a critiQal film review The Lost Boys (1987)

Plot: Sam (Haim) and his older brother Michael (Patric) are all-American teens with all-American interests. But after they move with their mother (Wiest) to peaceful Santa Clara, CA, things mysteriously begin to change. Michael's not himself lately. And Mom's not going to like what he's turning into.

723 words (Est. Reading Time 3m 36s)

A couple of weeks ago, I asked a friend if she wanted to see Lost Boys: The Tribe. When she confessed she had never seen the original film, I immediately started searching for the 2-disc special edition version of the film. When it turned out that no one was selling that for less than $20, I went for the next best thing – I rented The Lost Boys from Blockbuster®.

Remembering the classic 80’s movie from my youth, I couldn’t wait to expose Heather to the film. But, would The Lost Boys – like other 80’s classic Heathers (1989) – have lost something in the 22 years since it’s release, or would it still be as exciting today as it was in my youth?

Part of the fun of looking back on films like The Lost Boys is seeing how much the actors have changed since the movie was released. Back then, Kiefer Sutherland was still in his prime, and would probably have scoffed at plans of a comeback on television years down the road; Jason Patric was still in the early stages of his career, and the bomb Speed 2: Cruise Control (1997) that would eventually ruin him was far away; Alex Winter still thought he had a chance at a movie career after starring in Bill & Ted’s Excellent Adventure (1989) and the 2 Coreys were still going strong, their eventual reunion on reality TV not even on the horizon.

With so many actors at the high point of their career, The Lost Boys is a perfect frozen moment in time for them – and for the viewers.

While Kiefer Sutherland isn’t quite the on-screen presence he became, seeing him with his spiked ‘do and vampiric qualities is a fun flashback to his heyday of films like The Lost Boys and Flatliners. He’s got a bit of the darkness in him that seemed to personify his 80’s film career, and it’s still fun to watch him turn this gang leader into something worth watching.

Jason Patric shows why he became popular with his role in The Lost Boys. True, his performance in Rush was still ahead of him, but this role – as he descends into the twisted world of the vampire gang – seems almost a pre-cursor to his drug-addled state in Rush.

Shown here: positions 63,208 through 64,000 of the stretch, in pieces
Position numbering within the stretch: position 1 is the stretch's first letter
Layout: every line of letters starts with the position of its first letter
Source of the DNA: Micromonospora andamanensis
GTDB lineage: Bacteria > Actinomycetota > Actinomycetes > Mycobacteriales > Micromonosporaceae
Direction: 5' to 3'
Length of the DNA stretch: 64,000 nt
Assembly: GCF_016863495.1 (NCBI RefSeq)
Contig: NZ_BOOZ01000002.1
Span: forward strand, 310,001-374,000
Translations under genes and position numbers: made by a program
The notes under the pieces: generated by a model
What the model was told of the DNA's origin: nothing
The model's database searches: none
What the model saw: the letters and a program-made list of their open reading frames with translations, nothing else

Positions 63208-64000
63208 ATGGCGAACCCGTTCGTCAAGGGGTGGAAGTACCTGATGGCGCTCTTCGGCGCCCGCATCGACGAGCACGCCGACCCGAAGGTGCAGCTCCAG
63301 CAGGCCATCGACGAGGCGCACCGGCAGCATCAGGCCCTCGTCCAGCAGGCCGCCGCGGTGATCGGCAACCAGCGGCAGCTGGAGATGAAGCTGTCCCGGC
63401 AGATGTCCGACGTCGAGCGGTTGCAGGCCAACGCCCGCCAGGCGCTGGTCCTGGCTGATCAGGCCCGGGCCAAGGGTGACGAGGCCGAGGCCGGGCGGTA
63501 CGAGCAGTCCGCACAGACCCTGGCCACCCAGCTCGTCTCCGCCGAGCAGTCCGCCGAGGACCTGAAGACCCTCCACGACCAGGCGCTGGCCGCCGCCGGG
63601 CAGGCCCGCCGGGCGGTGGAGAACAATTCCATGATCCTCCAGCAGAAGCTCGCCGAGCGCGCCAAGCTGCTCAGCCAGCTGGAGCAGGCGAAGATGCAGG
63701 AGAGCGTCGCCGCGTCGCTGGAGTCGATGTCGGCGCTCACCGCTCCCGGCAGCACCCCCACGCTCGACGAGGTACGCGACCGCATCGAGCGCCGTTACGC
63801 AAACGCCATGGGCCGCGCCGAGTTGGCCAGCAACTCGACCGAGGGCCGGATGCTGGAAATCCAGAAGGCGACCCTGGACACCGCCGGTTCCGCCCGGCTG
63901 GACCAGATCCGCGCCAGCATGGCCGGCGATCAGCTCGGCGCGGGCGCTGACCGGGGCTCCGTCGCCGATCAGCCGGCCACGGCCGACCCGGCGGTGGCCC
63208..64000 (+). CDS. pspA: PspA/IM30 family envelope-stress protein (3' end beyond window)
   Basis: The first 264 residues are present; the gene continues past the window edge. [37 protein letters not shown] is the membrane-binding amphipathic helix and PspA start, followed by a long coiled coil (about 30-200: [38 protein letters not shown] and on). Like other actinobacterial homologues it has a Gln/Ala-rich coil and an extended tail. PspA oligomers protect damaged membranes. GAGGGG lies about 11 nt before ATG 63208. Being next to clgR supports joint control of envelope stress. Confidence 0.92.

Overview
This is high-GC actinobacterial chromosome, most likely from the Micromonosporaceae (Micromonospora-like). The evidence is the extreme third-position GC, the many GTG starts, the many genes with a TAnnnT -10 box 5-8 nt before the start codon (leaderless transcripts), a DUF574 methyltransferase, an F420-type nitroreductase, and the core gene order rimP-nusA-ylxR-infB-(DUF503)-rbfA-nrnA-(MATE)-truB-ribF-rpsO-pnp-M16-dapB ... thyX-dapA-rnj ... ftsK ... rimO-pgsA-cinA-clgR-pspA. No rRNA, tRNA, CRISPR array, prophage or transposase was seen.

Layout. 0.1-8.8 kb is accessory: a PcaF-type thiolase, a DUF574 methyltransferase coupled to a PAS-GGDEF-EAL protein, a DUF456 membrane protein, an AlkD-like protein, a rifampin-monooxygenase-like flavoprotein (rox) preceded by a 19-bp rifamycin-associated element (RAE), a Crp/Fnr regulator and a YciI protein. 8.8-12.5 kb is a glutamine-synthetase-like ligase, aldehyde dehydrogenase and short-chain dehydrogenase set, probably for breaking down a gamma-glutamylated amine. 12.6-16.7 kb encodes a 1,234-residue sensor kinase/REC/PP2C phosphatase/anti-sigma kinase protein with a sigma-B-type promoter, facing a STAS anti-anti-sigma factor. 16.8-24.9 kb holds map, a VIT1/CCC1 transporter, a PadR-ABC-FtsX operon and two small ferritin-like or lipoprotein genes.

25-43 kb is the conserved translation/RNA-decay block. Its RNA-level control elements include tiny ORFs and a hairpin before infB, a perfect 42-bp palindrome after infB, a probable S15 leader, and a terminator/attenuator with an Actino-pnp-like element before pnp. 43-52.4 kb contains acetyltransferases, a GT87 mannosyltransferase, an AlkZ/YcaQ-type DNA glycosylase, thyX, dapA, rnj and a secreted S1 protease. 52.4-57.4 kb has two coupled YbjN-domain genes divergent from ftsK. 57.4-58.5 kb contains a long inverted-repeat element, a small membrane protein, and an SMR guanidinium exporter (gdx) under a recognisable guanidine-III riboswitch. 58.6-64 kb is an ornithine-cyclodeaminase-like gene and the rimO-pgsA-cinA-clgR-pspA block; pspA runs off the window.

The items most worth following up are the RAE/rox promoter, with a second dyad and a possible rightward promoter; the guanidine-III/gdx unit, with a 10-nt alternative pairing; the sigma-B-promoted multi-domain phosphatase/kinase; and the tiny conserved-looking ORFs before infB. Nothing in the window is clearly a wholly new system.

The two Coreys (Haim and Feldman, of course) are at their peak in The Lost Boys and showcase the two emerging sides of their duo – Feldman the slightly darker bad boy to Haim’s innocent youth. True, they would go on to wreak havoc as best pals on films like License to Drive, but this film really helped introduce the world to the phenomenon that would be known as the 2 Coreys.

The storyline manages to stand up to the test of time, as the classic tale of vampirism at a tourist trap seems as intriguing today as it did back then. Of course, the whole biker gang with it’s studded clothes and chain-draped leather jackets do look a bit outdated, but the premise definitely continues to intrigue.

True, the special effects are a bit outdated, but since most of the actual gory effects take place off-screen, they aren’t quite as dated as one may expect. Most of it still manages to work, and nothing stands out too much. Sure, the film could use a bit of the digital magic so popular these days – thus allowing viewers to see more than just a bird’s eye view of some of the action, but overall the effects still work pretty well.

The soundtrack, including the popular “Lost In The Shadows (The Lost Boys)”, is still catchy, but it’s not quite the phenomenon it was back in ’87. Back then, the soundtrack seemed to be a must-have – nowadays, “Lost in the Shadows” is probably about the only song from the film still on anyone’s iPod®.

The film doesn’t resonate with the same force these days as it did in my youth, but The Lost Boys has managed to stand the test of time much better than I expected. True, some of the dialogue seems a lot more cheesy these days, and some of the plot points of the film are much easier to spot, but overall the film still manages to mix humor and horror together quite nicely, making the film still a worthy addition to anyone’s DVD collection.

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